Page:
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Dr. Jeremy M. Kahn of the University of Pennsylvania has received a federal grant to study long-term care hospitals, and the results are not good.

Long-term care hospitals are theoretically best for those patients who are too sick for a nursing home but need longer-term care than traditional hospitals are willing to provide. However, in 2007 and 2008, long-term care hospitals were cited for serious violations of Medicare rules at a rate about twice that of traditional hospitals. Many of the long-term care hospitals also do not have a physician on staff. Additionally, unlike traditional hospitals, Medicare does not financially penalize these long-term care facilities if they fail to submit quality data to the government.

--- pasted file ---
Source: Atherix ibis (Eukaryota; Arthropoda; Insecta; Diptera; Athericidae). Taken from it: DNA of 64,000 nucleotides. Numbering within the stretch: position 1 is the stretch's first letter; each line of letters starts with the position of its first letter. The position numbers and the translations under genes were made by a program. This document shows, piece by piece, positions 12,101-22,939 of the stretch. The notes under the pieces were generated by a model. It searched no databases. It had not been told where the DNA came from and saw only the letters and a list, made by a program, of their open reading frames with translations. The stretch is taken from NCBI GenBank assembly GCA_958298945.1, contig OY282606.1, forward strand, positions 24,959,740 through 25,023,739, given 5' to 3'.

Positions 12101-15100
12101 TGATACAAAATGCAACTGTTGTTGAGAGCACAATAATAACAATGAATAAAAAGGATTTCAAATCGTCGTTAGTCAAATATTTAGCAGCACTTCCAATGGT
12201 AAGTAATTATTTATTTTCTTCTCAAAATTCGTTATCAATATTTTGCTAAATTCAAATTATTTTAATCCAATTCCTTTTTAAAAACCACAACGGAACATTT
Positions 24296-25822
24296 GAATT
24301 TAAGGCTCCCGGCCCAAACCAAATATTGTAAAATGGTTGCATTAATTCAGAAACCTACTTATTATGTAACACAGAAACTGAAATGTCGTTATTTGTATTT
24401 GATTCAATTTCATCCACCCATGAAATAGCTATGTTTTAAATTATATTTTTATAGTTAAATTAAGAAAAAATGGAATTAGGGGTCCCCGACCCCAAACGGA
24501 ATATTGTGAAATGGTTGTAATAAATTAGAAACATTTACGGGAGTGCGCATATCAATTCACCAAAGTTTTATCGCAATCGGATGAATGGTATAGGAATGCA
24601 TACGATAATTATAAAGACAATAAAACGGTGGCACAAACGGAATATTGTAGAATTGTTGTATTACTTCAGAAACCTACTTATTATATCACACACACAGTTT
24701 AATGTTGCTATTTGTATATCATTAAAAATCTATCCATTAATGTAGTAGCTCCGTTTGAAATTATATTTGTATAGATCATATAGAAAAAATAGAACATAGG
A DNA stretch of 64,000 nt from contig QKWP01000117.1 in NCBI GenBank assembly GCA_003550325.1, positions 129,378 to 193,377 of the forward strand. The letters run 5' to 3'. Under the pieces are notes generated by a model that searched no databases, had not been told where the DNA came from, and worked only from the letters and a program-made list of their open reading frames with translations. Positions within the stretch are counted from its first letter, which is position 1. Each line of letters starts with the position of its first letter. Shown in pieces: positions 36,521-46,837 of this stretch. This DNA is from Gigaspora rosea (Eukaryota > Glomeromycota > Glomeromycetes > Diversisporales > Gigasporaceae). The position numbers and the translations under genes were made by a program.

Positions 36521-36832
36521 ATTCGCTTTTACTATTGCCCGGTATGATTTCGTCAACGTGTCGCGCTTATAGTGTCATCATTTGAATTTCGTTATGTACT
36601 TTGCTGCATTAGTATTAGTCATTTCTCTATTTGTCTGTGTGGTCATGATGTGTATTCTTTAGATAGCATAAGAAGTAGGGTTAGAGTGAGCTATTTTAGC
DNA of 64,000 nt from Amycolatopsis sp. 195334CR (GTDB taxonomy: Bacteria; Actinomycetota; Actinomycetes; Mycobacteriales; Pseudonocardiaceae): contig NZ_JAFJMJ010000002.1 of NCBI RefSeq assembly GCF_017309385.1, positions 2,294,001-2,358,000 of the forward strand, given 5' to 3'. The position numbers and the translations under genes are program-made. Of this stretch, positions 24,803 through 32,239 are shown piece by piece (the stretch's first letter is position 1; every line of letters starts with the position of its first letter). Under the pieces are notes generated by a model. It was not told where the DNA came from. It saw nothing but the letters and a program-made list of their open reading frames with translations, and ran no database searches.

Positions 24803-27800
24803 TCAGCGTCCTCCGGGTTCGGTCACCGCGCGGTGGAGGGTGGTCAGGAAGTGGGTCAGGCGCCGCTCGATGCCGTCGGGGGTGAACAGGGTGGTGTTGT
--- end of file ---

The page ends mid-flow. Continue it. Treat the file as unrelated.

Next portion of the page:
Why do hospitals then discharge these patients and send them to a long-term care hospital? Money. Nearly all of the long-term care hospitals in the United States are owned by for-profit companies. Under Medicare payment rules – and a vast majority of patients at long-term care hospitals are medicare patients – traditional hospitals often lose money on patients who stay for long periods, and the long-term care facilities receive financial incentives from Medicare for patients who are treated for 25 days or more. Thus, both the traditional hospital and the long-term care hospital gain financially from the current climate. The only person who loses is the patient.

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